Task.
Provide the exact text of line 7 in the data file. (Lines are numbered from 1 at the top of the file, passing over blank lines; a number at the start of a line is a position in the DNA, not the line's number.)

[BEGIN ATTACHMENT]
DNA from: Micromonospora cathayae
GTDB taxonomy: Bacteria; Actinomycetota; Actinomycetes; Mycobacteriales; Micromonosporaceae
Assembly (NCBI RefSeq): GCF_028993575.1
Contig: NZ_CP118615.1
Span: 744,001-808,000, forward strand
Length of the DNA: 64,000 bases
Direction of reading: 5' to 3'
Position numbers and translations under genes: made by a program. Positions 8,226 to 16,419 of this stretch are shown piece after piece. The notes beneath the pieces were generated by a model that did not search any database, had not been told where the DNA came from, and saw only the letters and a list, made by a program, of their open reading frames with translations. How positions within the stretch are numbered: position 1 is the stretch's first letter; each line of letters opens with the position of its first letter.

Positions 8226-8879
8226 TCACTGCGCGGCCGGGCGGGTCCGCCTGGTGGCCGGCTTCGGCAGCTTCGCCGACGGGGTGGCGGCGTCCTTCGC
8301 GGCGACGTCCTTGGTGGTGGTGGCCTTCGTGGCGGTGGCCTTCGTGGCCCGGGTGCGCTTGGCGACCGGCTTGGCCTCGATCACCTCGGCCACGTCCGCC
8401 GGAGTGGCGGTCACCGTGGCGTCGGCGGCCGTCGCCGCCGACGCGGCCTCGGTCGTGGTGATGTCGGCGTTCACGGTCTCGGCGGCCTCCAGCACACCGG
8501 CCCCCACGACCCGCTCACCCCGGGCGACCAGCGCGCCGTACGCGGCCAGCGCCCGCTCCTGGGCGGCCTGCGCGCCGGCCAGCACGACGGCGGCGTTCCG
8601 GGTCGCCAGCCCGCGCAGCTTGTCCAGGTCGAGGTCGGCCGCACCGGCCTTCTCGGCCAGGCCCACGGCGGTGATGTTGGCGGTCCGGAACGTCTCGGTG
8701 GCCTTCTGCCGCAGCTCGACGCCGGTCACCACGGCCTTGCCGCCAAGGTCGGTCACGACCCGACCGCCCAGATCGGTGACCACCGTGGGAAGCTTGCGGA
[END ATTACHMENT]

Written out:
Direction of reading: 5' to 3'